Salt lovers rejoice, your day has finally come! A new study published in the American Journal of Hypertension found that Americans actually do consume a healthy amount of salt, despite exceeding the average daily recommendation from the Center of Disease Control and Prevention.
To be clear, this is a review article, meaning the authors didn’t actually perform their own study. Instead they analyzed twenty five previous studies with data from nearly 275,000 subjects that found a link between low levels of salt consumption and greater risk of death.
Previously it was assumed that salt consumption worked on kind of a spectrum where the more salt you consume, the more harmful it is. But now it appears that spectrum is actually double-sided, meaning too little salt can actually be as harmful as too much.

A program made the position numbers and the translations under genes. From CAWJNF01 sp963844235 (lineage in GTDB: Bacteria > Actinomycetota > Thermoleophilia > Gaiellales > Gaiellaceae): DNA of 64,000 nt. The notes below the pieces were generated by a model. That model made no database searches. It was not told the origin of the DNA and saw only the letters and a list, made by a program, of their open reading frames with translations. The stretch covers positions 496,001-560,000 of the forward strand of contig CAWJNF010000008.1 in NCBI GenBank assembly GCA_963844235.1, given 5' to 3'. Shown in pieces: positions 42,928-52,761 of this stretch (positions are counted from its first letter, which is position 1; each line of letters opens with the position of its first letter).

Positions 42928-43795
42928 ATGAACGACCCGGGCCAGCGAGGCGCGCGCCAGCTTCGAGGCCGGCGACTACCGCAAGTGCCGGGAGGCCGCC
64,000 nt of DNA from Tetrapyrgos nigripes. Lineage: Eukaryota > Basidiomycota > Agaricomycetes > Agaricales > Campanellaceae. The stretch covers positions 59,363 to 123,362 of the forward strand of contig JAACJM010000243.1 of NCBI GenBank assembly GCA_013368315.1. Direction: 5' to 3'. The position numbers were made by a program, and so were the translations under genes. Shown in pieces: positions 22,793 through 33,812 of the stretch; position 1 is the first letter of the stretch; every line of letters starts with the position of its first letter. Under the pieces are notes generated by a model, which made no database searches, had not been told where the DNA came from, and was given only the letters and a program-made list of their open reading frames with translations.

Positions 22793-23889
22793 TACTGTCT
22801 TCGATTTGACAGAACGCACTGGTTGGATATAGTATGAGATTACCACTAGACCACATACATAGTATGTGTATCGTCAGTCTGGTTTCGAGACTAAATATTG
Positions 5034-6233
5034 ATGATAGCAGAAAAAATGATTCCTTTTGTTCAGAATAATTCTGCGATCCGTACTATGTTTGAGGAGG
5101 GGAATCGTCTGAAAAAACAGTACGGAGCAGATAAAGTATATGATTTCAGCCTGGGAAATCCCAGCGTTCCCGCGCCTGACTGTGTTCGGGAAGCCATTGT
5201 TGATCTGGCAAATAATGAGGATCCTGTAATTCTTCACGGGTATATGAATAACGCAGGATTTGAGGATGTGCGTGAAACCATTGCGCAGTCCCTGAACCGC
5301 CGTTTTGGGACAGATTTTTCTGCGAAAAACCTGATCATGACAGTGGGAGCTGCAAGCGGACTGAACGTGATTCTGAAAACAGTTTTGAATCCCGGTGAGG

Current CDC guidelines recommends American adults under age 50 consume no more than 2,300 mg of sodium per day to mitigate the risk of high blood pressure, or heart disease and stroke.
But according to the new study, those recommendations are actually too low. The safest range they say is actually between 2, 645mg- 4,945mg of salt per day—just roughly on par with the world average. And people whose salt consumption fell outside of that range had an increased likelihood of death.
Now before you go shot gunning a bag of pretzel salt, remember that 80% of salt we consume as Americans comes from processed foods. As long as you’re making the majority of your meals at home with fresh ingredients, there’s a good chance your salt intake is fine as is.
In the meantime, the CDC continues to stand by their recommendation of 2,300 mg per day issuing a statement that says reducing salt intake the level currently recommended, would prevent tens of thousands of heart attacks and strokes annually.